Results tagged dessert from David Lebovitz

Œufs à la neige (Snow Eggs)

Oeufs a la neige snow eggs Floating Island recipe

When asked about my “desert island” dessert, it takes me about a nanosecond to respond, and I invariably reply that it’d be Œufs à la neige, otherwise known as “Snow Eggs.” It’s one of those classic French desserts that, even though I’m not French, I have a deep fondness – and a sense of nostalgia – for. When I order it in restaurants I am usually disappointed. Often it’s made with pre-packaged crème anglaise (yes, that’s a thing, or powdered) and bottled caramel sauce, neither of which appeals to me.

I want the real thing: Homemade custard sauce, served ice-cold, topped with fluffy mounds of meringue, finished with spoonfuls of almost-burnt caramel, enough to give it a bit of an edge, but not enough to be actually burned.

Œufs à la neige (Snow Eggs)

I don’t make Œufs à la neige nearly enough, which is probably a good idea since I tend to dip into the bowl of meringues, lopping off mouthfuls of meringue along with vanilla-scented custard sauce and a bit of caramel.

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Baked Marsala Pears

marsala baked pears recipe-

Because it’s one of my common pantry items, shortly after I’d moved to Paris, I went to the supermarket to get Marsala, to stock my larder. Much to my surprise, the supermarket didn’t have it. So I went to another, then another. Then another. Then I went to some liquor stores, where I thought for sure it would be on the shelf, but no one had ever heard of it. They kept trying to sell me Madeira, which is kind of like comparing Champagne to crémant. Both can appear to be similar, but are world’s apart – although I like them both.

I was pretty perplexed because Marsala is something that is sold in almost any American grocery store and since we shared a border with our Italian neighbors, I figured it’d be something easy to find here in France. (Perhaps because of the prevalence of Chicken Marsala in the U.S., one of those sure-fire dishes that has become so popular in red-checkered tableclothed Italian-American restaurants, and with home cooks?)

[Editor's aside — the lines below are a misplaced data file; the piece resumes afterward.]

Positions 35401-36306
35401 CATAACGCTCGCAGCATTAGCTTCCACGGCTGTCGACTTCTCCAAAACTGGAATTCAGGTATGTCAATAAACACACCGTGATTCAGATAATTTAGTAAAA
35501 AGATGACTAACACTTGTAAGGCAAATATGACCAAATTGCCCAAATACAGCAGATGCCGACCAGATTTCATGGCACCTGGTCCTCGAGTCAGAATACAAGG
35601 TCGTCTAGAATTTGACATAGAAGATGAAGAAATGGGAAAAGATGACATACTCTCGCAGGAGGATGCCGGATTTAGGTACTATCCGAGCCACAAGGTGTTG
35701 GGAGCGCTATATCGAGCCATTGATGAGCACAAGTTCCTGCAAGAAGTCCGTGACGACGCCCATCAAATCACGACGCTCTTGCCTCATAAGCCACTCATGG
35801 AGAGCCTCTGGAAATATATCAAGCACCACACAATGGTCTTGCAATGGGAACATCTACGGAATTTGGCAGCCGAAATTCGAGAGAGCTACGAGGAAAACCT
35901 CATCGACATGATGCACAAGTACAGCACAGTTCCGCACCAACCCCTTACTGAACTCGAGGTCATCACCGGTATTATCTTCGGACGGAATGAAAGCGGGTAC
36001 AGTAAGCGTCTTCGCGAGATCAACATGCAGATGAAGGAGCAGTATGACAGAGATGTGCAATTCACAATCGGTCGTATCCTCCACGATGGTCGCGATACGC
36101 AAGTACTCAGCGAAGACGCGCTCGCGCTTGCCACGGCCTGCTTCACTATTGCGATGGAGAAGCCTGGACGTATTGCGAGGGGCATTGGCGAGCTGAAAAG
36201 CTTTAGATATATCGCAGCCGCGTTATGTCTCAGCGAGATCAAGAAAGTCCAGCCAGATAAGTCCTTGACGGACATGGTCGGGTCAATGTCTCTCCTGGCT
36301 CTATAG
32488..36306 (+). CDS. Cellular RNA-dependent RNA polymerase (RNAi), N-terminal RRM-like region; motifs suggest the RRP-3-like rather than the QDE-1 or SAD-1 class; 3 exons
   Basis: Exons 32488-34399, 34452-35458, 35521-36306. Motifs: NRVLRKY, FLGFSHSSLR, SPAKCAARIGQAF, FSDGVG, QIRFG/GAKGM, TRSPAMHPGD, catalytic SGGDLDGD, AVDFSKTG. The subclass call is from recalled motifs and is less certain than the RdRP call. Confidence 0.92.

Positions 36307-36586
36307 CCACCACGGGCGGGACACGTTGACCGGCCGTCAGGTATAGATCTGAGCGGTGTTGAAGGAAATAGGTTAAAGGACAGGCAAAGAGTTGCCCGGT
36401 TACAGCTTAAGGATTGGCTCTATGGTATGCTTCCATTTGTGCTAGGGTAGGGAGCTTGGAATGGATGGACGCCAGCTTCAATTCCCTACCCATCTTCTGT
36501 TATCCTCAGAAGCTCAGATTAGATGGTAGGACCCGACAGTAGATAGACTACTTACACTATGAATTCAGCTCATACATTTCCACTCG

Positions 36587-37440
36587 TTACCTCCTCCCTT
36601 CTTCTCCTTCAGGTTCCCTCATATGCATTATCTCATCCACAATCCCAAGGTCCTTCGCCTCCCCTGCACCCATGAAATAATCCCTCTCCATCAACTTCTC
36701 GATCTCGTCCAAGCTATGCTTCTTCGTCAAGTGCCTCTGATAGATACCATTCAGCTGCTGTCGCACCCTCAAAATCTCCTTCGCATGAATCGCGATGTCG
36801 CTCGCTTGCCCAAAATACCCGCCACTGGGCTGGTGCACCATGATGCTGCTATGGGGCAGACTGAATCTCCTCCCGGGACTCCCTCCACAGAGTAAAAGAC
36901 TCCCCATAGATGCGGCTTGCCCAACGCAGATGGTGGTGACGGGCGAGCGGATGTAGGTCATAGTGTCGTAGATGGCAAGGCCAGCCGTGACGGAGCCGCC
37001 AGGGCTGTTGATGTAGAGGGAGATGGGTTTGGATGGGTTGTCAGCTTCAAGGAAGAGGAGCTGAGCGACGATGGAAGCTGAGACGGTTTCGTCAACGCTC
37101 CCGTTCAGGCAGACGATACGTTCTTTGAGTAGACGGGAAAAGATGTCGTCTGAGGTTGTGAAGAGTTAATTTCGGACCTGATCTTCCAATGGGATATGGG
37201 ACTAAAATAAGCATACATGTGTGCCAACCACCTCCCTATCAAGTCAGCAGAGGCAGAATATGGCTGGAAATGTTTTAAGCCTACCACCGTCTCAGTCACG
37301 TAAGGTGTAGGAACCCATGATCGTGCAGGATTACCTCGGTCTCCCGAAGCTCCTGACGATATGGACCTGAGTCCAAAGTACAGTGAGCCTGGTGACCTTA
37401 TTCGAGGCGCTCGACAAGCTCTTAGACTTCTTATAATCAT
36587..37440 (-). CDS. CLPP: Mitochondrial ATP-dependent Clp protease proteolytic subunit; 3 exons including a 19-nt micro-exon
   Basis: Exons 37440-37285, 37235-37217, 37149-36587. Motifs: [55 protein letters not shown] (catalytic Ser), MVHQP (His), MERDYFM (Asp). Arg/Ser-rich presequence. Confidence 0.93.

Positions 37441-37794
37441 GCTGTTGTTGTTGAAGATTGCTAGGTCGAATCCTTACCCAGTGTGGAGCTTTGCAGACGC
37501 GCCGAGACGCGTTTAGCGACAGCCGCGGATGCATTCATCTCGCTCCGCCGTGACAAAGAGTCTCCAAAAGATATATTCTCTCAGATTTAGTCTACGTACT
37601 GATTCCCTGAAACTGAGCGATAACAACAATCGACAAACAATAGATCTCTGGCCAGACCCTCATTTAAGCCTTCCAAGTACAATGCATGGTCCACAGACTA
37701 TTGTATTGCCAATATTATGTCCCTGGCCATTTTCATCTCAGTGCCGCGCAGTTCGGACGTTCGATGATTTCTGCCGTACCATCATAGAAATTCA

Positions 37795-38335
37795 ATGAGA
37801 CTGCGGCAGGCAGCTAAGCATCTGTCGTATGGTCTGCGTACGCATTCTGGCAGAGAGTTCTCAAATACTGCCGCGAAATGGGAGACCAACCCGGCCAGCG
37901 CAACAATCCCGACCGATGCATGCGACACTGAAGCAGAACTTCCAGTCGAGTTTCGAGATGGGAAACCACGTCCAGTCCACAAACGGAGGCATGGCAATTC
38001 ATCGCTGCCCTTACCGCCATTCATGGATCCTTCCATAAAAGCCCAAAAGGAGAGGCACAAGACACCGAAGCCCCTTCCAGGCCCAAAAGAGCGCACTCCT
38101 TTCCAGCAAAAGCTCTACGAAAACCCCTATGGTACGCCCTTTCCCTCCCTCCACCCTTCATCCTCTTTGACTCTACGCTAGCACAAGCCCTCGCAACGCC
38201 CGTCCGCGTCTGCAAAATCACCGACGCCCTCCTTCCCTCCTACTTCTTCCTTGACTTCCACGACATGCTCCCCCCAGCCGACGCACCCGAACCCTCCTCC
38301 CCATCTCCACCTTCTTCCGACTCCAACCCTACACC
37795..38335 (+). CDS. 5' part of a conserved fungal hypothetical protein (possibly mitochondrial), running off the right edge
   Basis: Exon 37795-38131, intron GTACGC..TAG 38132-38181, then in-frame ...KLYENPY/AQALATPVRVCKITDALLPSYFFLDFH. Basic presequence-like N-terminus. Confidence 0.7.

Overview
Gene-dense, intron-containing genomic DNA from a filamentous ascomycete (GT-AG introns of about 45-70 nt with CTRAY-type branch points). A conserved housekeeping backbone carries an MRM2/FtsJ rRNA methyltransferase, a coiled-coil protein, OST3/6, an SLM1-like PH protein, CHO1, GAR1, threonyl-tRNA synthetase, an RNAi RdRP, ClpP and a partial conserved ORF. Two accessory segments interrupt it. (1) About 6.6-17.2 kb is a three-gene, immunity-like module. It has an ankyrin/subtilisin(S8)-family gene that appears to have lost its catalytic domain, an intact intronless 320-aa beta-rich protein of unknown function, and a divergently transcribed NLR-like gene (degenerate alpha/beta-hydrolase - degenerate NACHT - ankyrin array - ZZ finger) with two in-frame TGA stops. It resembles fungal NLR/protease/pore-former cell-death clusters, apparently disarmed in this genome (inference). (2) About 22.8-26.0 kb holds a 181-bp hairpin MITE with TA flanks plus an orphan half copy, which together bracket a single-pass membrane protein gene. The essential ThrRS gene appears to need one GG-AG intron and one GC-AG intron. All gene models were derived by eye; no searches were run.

Marsala-Baked Pears

Marsala is made in Sicily, in the city of Marsala. It’s a naturally sweet, fortified wine with woody, subtle molasses-like flavors, which come from being aged in oak casks. Interestingly, Marsala is a wine perpetuo (perpetual), meaning that as wine is taken out of the casks, more is added. So the wine goes through a natural oxidation process. (You can read more about it here and here.)

Marsala-Baked Pears

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Red Wine Poached Pear Tart

Red wine poached pear tart recipe

Some say that the French can be very narrow in their definitions of things, which is why traditional French cuisine can be so simple, yet spectacular; because the classics don’t get messed with. Other cuisines, however, do get modified to local tastes, like les brochettes de bœuf-fromage, or beef skewers with cheese, at les sushis restaurants, popcorn available as salty or sweet (!?), and while sandwiches stuffed with French fries may be a sandwich américain, I can’t say I’ve ever seen one in Amérique.

Red Wine Poached Pear Tart

Americans spend a fair amount of time defending certain dishes, and some things are (or should be) rightly forbidden, like raisins in cole slaw and dried fruit in bagels, and others are debatable, like beans in chili, sugar or honey in cornbread. (But it’s okay to stop with those football-sized croissants.)

Red Wine Poached Pear Tart

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Orange Creme Anglaise